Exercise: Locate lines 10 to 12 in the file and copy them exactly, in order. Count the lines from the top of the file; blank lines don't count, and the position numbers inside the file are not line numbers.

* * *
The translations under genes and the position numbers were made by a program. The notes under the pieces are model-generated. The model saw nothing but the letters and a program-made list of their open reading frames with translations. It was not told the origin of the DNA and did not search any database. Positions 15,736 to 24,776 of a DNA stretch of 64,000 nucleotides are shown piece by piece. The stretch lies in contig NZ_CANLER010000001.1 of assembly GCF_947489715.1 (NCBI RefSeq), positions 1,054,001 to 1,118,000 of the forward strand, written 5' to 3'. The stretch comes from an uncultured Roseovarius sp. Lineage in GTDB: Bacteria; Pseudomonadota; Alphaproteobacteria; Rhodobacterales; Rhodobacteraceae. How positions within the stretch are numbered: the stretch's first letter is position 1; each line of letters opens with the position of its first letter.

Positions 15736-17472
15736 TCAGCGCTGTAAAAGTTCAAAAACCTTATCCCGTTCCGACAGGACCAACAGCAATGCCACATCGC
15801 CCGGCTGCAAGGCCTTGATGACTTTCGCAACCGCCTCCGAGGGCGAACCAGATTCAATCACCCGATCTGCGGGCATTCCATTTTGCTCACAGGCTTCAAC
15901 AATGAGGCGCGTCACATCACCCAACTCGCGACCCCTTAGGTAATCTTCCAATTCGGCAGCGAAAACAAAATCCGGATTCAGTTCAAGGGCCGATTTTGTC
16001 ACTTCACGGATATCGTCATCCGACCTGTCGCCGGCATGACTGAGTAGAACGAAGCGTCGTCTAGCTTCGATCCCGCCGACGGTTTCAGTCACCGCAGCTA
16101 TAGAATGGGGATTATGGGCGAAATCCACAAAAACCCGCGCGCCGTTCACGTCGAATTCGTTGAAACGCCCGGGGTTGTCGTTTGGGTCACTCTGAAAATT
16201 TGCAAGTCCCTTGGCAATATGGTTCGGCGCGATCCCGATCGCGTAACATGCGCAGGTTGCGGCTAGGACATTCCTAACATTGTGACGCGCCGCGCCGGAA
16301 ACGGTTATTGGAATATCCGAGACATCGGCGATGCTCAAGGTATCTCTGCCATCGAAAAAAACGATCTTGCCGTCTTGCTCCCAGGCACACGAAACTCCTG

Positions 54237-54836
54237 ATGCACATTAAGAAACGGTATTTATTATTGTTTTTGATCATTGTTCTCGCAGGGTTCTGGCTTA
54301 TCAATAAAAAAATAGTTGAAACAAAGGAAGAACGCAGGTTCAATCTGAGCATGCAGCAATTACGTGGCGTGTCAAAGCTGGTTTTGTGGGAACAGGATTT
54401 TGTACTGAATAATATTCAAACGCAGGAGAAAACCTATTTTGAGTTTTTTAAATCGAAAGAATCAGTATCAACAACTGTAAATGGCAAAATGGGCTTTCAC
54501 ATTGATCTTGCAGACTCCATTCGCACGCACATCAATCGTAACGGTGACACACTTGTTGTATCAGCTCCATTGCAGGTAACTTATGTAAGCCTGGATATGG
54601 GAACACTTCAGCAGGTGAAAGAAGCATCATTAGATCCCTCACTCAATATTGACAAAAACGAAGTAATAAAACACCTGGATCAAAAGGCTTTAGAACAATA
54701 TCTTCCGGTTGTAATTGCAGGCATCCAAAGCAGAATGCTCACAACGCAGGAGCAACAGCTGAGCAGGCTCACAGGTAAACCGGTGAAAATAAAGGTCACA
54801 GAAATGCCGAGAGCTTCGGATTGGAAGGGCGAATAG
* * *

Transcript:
Positions 54237-54836
54237 ATGCACATTAAGAAACGGTATTTATTATTGTTTTTGATCATTGTTCTCGCAGGGTTCTGGCTTA
54301 TCAATAAAAAAATAGTTGAAACAAAGGAAGAACGCAGGTTCAATCTGAGCATGCAGCAATTACGTGGCGTGTCAAAGCTGGTTTTGTGGGAACAGGATTT